KANSAS CITY – Days before it was to take effect, a federal judge on Aug. 27 temporarily blocked a Missouri ban on abortion after eight weeks of pregnancy. Missouri’s Attorney General Eric Schmitt filed an appeal of the decision Sept. 5.
U.S. District Judge Howard Sachs blocked the law for the time being, pending a legal challenge from Planned Parenthood and the American Civil Liberties Union. The abortion provider and the ACLU filed their suit arguing that the Missouri Stands for the Unborn Act – also called the “heartbeat” law – is unconstitutional and goes against the 1973 U.S. Supreme Court Roe v. Wade ruling that legalized abortion nationwide.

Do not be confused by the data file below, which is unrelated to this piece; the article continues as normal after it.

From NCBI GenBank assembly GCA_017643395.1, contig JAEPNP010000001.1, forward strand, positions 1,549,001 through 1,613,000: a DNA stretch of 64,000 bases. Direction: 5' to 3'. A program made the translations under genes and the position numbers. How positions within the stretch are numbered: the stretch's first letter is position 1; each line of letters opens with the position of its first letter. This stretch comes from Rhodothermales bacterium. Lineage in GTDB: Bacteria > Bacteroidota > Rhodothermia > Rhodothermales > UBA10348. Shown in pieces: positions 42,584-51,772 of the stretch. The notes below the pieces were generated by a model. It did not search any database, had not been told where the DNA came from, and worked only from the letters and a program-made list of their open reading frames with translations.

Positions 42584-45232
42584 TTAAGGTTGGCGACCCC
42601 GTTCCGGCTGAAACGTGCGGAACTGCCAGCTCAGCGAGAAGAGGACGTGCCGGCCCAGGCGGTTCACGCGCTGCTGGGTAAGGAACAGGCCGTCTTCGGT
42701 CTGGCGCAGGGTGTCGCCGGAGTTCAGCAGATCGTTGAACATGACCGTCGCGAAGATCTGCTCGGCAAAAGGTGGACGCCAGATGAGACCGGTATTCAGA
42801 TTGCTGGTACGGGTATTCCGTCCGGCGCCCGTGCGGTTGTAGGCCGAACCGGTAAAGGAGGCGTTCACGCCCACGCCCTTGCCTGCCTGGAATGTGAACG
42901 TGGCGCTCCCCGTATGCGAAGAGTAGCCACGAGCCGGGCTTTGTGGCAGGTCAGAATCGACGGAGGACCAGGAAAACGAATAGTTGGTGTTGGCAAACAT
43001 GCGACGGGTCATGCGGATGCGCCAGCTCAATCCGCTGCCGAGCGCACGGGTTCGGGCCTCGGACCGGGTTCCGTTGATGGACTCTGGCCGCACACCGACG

“While it is the job of Missouri’s attorney general to defend the laws passed by the Missouri General Assembly, General Schmitt is a strong pro-life advocate who will vigorously defend the strongest pro-life piece of legislation in the history of this nation,” Don Hinkle, public policy adviser for the Missouri Baptist Convention, said.
Though various courts have applied varying standards in different states, federal law does allow states to restrict abortions. For example, states may ban abortion after unborn babies are viable outside the womb. In court documents, attorneys for the state told Judge Sachs that the state’s goal is “protecting fetal life” as well as protecting women.
If the eight-week ban does not survive its challenge, the law, signed by Gov. Mike Parson in May, includes a provision that automatically reverts the law to become a ban at 14 weeks of pregnancy. If that ban is overturned, an 18-week prohibition takes effect. The law also includes a complete ban on abortions except in cases of medical emergencies, should Roe v. Wade be overturned.